So…why the hell has the price of whisky shot through the roof?  It’s simple really.  Because it can.

Let’s return to the other argument for a moment.  The one that says whisky will cost what whisky costs because it is whisky, not bread.  The point: it’s non-essential.  It’s a luxury item that we don’t need, so if we’re gonna be that indignant about it, we can always just walk away.  At the end of the day, this argument really is sound as a pound when you think about it (a pre-Brexit pound, that is ).  Vote with your wallet.  Simple message.  We don’t need this stuff, so shouldn’t we be saving our breath to fight the good fight elsewhere?  Yeah, probably.  But life is rife with shit in so many ways.  That’s a simple reality.  In our few short rotations ’round the sun we hunt out the things we love (and that make our lives better) then we cling to them like life preservers.  The more we learn to love them, the more we become covetous and protective.  It’s only right that we should fight to hold onto what we hold dear, don’tcha think?

Anytime there is an illogical leap in expense, should we not as consumers question it?  Caveat emptor, aye?  If not are not implicitly responsible for the act of gouging?  Look what happens when fuel costs spike.  Or automobiles.  Or when Cauliflower doubled in price last year.  Or bacon.  The internet went batshit.  People wanted answers.  And for the most part, they got ’em (excepting fuel, that is…we’ll never get answers there).  Why, therefore, can we as consumers not question the rising tide of malt prices without being villainized?  It’s a bullshit old world mentality that is telling us to suck it up and not question the status quo.  And I, for one, will never buy into that (pun intended).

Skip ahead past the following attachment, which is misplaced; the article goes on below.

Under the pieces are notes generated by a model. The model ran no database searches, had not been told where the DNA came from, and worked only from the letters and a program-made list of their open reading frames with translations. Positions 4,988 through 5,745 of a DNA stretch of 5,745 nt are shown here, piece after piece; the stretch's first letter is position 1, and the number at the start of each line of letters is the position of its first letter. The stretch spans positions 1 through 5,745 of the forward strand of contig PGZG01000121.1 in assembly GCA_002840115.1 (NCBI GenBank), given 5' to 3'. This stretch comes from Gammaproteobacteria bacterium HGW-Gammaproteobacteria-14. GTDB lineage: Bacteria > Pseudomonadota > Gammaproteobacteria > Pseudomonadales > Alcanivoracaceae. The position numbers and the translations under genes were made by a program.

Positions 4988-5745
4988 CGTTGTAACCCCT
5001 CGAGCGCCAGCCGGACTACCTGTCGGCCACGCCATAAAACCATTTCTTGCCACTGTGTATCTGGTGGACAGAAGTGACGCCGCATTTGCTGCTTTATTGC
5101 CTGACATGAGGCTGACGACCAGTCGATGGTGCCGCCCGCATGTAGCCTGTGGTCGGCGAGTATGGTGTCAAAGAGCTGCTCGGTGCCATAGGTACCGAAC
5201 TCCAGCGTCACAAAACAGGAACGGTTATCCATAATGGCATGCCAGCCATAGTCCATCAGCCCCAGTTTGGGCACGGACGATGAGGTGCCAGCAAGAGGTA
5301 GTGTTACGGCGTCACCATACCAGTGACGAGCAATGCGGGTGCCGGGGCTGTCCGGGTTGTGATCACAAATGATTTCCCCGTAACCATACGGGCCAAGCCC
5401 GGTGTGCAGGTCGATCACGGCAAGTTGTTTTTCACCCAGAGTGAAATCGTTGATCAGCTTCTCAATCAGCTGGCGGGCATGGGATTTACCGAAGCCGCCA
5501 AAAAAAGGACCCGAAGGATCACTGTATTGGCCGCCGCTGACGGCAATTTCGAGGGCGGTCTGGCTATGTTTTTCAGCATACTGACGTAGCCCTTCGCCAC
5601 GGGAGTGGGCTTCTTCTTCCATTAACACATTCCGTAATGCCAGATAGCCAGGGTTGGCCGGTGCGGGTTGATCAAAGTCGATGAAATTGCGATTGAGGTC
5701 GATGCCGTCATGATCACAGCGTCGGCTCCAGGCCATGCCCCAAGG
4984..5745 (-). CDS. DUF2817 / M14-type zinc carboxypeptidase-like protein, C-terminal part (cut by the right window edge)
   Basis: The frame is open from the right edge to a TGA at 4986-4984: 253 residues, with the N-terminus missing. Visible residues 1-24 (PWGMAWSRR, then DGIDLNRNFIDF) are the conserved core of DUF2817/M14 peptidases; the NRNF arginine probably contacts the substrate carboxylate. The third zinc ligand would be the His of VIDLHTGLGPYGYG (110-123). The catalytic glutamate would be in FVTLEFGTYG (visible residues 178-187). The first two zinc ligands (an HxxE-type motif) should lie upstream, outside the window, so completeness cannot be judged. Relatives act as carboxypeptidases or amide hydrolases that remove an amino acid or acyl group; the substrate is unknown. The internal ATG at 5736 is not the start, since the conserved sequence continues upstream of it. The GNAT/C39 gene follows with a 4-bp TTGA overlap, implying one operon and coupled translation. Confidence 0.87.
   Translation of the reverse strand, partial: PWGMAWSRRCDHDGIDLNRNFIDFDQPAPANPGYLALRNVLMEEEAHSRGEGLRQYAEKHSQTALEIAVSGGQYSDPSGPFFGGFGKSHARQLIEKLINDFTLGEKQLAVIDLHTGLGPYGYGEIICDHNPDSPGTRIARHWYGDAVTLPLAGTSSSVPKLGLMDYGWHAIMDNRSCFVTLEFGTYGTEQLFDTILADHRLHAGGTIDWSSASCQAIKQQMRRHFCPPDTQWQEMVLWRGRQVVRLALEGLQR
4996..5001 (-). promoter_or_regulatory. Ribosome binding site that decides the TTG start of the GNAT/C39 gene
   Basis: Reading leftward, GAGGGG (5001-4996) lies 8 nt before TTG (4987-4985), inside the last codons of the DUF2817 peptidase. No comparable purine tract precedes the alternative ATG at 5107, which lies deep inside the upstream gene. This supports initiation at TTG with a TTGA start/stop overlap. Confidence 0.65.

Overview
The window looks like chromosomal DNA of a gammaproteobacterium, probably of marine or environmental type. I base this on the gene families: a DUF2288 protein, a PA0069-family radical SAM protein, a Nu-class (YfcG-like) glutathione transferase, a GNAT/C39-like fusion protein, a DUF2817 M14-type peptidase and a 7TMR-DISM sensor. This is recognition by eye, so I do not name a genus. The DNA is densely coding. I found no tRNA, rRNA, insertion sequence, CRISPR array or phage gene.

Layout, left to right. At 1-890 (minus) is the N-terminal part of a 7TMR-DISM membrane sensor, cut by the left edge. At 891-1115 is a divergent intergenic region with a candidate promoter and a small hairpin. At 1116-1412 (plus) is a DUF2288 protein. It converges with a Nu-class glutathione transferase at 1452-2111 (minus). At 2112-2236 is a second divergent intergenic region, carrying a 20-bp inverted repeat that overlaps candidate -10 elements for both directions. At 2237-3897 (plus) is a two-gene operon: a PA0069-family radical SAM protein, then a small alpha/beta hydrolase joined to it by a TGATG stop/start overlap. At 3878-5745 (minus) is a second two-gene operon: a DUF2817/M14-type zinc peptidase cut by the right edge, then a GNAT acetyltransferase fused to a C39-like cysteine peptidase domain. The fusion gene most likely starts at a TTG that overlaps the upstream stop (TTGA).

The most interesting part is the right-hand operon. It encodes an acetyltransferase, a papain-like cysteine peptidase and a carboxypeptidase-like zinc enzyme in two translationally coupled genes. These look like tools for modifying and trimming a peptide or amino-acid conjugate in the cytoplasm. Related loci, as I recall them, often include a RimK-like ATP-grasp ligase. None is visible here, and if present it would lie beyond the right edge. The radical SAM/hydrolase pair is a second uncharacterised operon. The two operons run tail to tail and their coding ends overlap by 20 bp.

And here’s the real rub for someone like your faithful author:  I love this stuff.  I mean…I fucking love it.  I have dedicated vast tracts of my life over the last decade or so to pushing it to the fore.  To publicizing the greatness in it.  To sharing the word and helping elevate brands (even in my own small way).  I have started massive whisky clubs, written hundreds of reviews, shared countless experiences and bottles, led more tastings than I like to admit and supported businesses near and far.  And yet, I’m one of the ones struggling to stay in the game.  That is…well…lemme be honest here…it sucks.  A lot.  It’s caused me a bit of an existential crisis of late.  (I know, I know…sounds melodramatic, but do realize how much of my life I’ve dedicated to this.)